Effect of dietary PS on enzyme activities of female and male AA broilers

The results of dietary PS supplementation on enzyme activities of serum HSL and FAS are shown in Table 6. PS supplemented diets had a significant influenced on serum FAS enzyme activity (P<0.05) but not affected by sexes, however, a significant interaction between PS supplemented diets and sexes were found on serum FAS activity in broilers at 42d of age. Dietary PS in the diets caused serum FAS in the chickens to be lower than the chickens in control group without PS in the diets. Male chickens exhibited lower FAS concentrations than female chickens. Serum FAS activity was decreased in diets supplemented with PS 30 and 40mg/kg of diet in males and female chickens, respectively. In female chickens, the level of serum FAS activity was decreased 50.93% when supplemented with PS 40 mg/kg of diet while in male chickens the decreased was 75.23% at 50 mg of PS/kg of diet as compared with the control group chickens. Significant (P<0.05) effects of diets, sexes and interaction of both diets and sexes (P< 0.05) on serum HSL enzyme activity were found in chickens at 42 d of age. Male chickens exhibited lower HSL concentrations than female chickens, and dietary PS in the diets caused serum HSL in the chickens to be higher than in chickens in control group given no PS supplementation in the diet. The activity of HSL enzyme had significant decreased (P<0.05) in chickens supplemented with diets with PS 50mg/kg while it was increased at 40mg/kg of diets. In female chickens, the level of serum HSL enzyme activity was increased 23.91% at PS 40 mg/kg of diet while in male chickens the increased was 48.42% at 50 mg of PS/kg of diet as compared with the control group.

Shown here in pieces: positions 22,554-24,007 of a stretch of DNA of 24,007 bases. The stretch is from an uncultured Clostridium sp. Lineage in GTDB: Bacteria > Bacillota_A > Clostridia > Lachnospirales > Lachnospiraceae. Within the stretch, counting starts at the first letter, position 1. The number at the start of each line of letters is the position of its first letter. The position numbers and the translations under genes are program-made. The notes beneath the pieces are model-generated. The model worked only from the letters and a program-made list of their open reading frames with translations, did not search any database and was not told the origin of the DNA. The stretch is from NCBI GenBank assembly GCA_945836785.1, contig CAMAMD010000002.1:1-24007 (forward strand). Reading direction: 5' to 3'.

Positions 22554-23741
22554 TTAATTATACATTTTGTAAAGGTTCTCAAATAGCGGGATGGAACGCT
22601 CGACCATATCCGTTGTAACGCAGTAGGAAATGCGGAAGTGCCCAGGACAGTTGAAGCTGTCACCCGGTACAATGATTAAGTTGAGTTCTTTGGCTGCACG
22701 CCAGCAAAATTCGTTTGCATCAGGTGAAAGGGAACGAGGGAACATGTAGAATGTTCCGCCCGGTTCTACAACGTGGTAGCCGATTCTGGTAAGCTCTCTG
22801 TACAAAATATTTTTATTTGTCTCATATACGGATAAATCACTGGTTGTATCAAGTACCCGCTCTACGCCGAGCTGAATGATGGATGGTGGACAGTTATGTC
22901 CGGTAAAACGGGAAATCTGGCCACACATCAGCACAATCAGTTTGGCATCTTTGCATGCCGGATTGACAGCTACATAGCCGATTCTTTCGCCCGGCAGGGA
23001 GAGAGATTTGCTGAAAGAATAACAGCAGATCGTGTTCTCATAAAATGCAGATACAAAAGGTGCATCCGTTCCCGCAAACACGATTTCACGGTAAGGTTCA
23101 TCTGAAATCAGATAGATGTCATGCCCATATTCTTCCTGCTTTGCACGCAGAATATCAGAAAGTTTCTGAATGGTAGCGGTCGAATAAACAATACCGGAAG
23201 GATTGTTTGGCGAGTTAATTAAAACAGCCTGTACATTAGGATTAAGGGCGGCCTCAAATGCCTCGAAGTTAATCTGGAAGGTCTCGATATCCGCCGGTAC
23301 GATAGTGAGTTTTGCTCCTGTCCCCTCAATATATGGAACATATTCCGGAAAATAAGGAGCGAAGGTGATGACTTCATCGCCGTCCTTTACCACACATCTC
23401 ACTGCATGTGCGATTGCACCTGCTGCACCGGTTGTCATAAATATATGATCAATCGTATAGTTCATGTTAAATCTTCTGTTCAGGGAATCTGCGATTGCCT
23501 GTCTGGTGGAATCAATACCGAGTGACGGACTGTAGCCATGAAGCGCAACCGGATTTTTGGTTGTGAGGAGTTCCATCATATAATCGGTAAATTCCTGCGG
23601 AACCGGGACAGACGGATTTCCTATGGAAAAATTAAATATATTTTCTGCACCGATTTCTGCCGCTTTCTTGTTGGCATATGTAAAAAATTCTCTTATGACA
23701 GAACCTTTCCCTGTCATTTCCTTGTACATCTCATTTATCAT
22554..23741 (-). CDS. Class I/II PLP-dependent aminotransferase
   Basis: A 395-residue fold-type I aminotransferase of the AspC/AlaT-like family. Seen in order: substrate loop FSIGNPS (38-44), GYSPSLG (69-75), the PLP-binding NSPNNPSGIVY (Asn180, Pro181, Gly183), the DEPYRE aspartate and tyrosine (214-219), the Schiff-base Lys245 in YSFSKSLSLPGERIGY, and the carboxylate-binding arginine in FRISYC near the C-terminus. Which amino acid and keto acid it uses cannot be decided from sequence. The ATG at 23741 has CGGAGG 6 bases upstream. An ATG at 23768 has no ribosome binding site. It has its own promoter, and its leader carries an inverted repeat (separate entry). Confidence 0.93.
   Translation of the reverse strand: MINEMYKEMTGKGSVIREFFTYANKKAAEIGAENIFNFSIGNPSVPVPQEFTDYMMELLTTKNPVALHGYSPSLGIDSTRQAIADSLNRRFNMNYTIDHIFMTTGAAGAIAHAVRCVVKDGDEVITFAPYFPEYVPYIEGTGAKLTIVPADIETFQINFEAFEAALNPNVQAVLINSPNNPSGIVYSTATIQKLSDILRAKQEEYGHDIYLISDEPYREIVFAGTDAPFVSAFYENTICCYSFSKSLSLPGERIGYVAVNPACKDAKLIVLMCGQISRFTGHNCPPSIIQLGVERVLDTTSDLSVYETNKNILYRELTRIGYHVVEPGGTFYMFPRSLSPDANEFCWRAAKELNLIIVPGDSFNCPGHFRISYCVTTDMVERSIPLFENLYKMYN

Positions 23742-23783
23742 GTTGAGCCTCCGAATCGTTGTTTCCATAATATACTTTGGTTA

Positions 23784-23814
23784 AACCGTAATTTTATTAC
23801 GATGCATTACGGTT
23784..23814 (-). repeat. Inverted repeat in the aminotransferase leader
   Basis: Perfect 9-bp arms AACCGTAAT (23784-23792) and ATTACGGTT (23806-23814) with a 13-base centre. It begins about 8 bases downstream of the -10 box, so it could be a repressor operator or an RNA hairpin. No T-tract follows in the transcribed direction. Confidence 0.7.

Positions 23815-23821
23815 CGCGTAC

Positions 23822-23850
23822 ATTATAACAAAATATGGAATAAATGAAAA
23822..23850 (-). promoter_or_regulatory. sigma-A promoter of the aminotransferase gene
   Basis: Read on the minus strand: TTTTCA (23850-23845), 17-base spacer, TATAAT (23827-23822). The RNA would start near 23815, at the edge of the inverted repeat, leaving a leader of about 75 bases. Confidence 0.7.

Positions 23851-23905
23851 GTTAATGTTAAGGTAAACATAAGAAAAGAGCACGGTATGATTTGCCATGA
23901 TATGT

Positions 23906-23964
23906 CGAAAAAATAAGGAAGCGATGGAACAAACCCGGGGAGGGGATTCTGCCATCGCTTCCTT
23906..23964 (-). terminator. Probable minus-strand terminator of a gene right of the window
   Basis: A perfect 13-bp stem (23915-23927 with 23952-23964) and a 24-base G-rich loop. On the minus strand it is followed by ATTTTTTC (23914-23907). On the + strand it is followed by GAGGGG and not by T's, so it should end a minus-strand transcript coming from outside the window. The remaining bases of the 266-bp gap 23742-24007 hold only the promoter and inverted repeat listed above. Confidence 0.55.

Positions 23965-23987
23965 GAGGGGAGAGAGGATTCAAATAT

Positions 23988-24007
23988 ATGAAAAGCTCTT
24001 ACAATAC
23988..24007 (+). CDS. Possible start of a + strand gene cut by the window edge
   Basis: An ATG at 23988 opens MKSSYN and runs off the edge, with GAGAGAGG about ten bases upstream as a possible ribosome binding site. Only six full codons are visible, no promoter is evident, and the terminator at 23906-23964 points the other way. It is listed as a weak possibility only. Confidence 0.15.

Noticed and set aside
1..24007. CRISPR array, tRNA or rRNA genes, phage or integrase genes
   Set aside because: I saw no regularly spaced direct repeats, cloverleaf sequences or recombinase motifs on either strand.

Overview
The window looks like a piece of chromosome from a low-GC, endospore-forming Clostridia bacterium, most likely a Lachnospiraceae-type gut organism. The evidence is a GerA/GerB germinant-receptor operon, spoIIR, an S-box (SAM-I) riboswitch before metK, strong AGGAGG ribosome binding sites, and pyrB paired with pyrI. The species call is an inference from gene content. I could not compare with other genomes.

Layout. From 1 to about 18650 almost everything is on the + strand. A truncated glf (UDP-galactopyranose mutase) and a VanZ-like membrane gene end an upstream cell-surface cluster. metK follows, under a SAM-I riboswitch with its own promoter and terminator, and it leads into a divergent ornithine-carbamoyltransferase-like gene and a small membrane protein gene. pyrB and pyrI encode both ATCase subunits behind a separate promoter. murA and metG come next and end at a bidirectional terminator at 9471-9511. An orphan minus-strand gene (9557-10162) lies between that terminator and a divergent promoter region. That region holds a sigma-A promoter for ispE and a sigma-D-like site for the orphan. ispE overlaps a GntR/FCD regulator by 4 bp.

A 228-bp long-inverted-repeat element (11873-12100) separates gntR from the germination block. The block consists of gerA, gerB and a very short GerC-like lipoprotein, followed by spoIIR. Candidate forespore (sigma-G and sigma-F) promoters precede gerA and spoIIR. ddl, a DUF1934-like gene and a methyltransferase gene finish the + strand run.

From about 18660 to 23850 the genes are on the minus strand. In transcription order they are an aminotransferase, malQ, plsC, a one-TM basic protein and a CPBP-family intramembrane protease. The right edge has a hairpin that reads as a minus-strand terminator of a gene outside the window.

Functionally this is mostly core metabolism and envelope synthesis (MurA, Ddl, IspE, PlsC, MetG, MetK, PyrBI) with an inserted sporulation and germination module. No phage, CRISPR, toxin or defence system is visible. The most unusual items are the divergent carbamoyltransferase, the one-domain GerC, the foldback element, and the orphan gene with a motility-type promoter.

Effect of dietary PS on the mRNA expressions of hepatic FAS and SREBP-1c genes

Significant (P< 0.05) effect of PS supplemented diets on mRNA expressions of hepatic FAS and SREBP-1c genes were found but it was not affected by sexes, however, significant interaction of both diets and sexes were found in chickens at 42 d. The diets supplemented with PS significantly (P<0.05), decreased hepatic mRNA gene expression of FAS enzyme in chickens. The decreased was highest when supplemented with PS 40 and 50mg/kg of diets in female and male chickens, respectively. However, mRNA expression of SREBP-1c in liver was significantly (P<0.05) increased with supplementation of PS 30mg/kg of diet in female chickens, and a slight increased in male chickens fed diets with PS 30mg/kg of diet. Furthermore, chickens supplemented with PS 40mg/kg of diet significantly (P<0.05) decreased hepatic mRNA expression of SREBP-1c in female chickens, while PS supplementation of 50mg/kg of diet down-regulated the expression of SREBP-1c in liver of in male chickens. In female chickens, the decrease was 45.0% and 58.02% for SREBP-1c and FAS enzymes, respectively, while, for male chickens, the decrease was 53.39% and 71.28% as compared with the control group.

Discussion